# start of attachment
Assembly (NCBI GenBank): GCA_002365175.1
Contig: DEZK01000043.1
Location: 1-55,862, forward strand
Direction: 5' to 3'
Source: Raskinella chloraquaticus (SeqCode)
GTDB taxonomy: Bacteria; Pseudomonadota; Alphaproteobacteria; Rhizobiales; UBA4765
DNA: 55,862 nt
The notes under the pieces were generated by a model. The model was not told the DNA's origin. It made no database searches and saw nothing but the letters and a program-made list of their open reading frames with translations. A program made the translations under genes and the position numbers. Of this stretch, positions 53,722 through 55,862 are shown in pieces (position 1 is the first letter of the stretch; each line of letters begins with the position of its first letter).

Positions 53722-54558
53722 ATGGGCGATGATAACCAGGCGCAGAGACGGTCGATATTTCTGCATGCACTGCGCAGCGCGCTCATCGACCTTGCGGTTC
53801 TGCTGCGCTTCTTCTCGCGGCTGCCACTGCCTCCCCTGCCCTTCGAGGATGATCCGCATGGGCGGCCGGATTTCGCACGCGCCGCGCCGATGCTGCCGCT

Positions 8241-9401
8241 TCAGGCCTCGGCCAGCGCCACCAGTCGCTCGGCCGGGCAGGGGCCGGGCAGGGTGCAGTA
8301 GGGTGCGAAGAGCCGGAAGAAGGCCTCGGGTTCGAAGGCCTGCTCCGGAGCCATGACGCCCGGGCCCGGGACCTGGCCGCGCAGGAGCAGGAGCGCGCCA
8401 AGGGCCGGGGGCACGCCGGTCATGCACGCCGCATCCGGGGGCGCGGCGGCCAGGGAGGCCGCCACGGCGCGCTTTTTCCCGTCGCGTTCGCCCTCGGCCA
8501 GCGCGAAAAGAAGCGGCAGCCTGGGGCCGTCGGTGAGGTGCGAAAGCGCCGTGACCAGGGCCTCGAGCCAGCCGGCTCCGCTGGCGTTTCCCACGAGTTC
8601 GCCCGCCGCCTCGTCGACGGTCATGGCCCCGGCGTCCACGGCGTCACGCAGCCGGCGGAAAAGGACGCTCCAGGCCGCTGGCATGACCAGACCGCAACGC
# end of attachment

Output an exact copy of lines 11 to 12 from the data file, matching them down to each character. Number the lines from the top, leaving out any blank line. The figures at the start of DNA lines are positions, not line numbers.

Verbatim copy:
53801 TGCTGCGCTTCTTCTCGCGGCTGCCACTGCCTCCCCTGCCCTTCGAGGATGATCCGCATGGGCGGCCGGATTTCGCACGCGCCGCGCCGATGCTGCCGCT

Positions 8241-9401